On Sprint phones, all targeting to such attributes as age and ZIP code is done on Sprint Nextel's end; advertisers give Sprint the ads for the company to place without having to share any data with anyone, spokeswoman Emmy Anderson said.
Meanwhile, an ad-delivery system from Ad Infuse can be installed entirely on a carrier's own premises so that data remain under the carrier's control.
The wireless industry deserves credit for its caution, said Ari Schwartz, a privacy advocate with the Center for Democracy and Technology. He said advertising and technology companies are the ones having to first prove to wireless carriers "that they have put in a lot of thought about how to do it in a way that won't raise the creepiness factor."
Telecommunications companies face unique federal privacy regulations, requiring notice and permission to use and share calling records for marketing, but carriers believe competition is as important.
"We have great expenses with customers leaving one company and going to another," Verizon Wireless spokesman Jeffrey Nelson said. "One thing I can guarantee Verizon Wireless will not do is get a bump of short-term advertising dollars while scaring and losing our customers in the process."
The challenge will be getting consumers at the right state of mind. You might appreciate that restaurant discount when you're hungry but not if you've just finished lunch.
The mantra, for now, is to avoid the type of backlash that online hangout Facebook recently faced when it enlisted users as endorsers of movies and other products, initially without them necessarily realizing it.
"We know this is a great opportunity for targeting, but we don't want to blow it by overdoing it," said Eswar Priyadarshan, chief technical officer for Quattro Wireless, a mobile ad distributor.
Initial ads tied to location tend to revolve around search terms and other user input rather than GPS detection. If you search for movie theaters in Chicago followed by a search simply for "pizza," Google will assume you are looking for a pizzeria in Chicago.
Go2 Media lets users enter cities, ZIP codes or specific addresses, but users can activate an "auto locate" feature on some phones.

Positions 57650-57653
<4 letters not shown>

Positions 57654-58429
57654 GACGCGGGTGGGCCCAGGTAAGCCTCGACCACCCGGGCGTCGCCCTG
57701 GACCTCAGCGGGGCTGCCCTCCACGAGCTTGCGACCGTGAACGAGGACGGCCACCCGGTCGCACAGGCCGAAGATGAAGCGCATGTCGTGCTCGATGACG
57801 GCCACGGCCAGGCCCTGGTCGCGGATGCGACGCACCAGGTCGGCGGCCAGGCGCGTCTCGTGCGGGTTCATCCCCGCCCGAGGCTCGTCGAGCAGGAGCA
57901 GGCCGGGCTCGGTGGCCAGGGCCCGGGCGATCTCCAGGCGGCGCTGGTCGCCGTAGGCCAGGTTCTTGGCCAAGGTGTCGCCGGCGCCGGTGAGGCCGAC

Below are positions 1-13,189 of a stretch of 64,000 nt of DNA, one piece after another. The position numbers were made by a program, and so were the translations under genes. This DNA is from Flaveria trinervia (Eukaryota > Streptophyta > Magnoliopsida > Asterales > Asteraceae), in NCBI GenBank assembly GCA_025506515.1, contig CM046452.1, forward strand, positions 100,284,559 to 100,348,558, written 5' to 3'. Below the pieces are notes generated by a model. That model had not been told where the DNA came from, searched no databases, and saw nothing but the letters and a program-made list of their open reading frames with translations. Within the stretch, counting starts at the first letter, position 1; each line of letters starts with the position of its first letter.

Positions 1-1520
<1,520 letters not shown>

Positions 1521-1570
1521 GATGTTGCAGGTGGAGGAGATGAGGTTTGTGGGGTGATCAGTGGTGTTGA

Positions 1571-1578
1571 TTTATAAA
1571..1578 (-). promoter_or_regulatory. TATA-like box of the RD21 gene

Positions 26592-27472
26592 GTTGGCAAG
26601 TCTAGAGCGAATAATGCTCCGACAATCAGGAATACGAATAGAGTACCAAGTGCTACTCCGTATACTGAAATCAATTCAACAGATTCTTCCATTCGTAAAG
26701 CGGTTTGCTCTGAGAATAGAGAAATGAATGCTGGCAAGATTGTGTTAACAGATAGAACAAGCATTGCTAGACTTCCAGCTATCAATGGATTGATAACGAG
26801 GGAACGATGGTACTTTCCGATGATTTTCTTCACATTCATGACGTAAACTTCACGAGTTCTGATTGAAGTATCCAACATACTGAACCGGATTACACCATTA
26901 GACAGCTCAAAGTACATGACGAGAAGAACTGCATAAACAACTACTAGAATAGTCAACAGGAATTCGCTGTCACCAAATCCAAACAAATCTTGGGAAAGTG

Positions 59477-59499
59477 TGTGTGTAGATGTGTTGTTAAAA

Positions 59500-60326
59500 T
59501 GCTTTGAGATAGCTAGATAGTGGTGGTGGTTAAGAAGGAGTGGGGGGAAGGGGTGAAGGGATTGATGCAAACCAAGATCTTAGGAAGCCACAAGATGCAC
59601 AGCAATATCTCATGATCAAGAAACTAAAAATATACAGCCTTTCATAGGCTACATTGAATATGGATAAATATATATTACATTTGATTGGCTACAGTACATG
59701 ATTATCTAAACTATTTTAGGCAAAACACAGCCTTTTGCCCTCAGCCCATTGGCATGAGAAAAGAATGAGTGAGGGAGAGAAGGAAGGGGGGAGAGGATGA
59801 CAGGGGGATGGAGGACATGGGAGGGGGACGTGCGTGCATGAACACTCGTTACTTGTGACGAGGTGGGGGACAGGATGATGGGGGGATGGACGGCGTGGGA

But current location isn't always as useful as where you're going or what you're doing.
Figuring that out means pairing location information with other behavioral data.
For instance, advertisers might also target to the beginning of a billing cycle, when a customer might be more willing to spend, said Dan Olschwang, chief executive of JumpTap, which is offering targeting technologies to mobile carriers and websites.
Working with Britain's Vodafone Group PLC, Yahoo has been able to target to basic demographics like gender. Now, Yahoo is looking to tap calling patterns, such as whether you make calls to a certain region on weekends but to another on weekdays — all without the carrier having to reveal anything about the customer's identity.
One day, the mechanism might be in place to even marry location data with purchase history. Say, you've bought a movie ticket for a particular theater and show time, and the phone senses you're at the theater, Yahoo could infer you are waiting in line and perhaps deliver coupons for popcorn.
Or consider a fast-food chain targeting youths looking for a midnight snack. They may deliver late-night ads to those who send several text messages a month or have bought a Death Cab For Cutie ring tone — activities popular among youths, said Roger Wood, an executive with mobile ad company Amobee Media Systems.
"These are scenarios that will unfold in the next 24 months," Wood said. "The technology is absolutely there. The players have to become more comfortable. We believe they are doing so rapidly."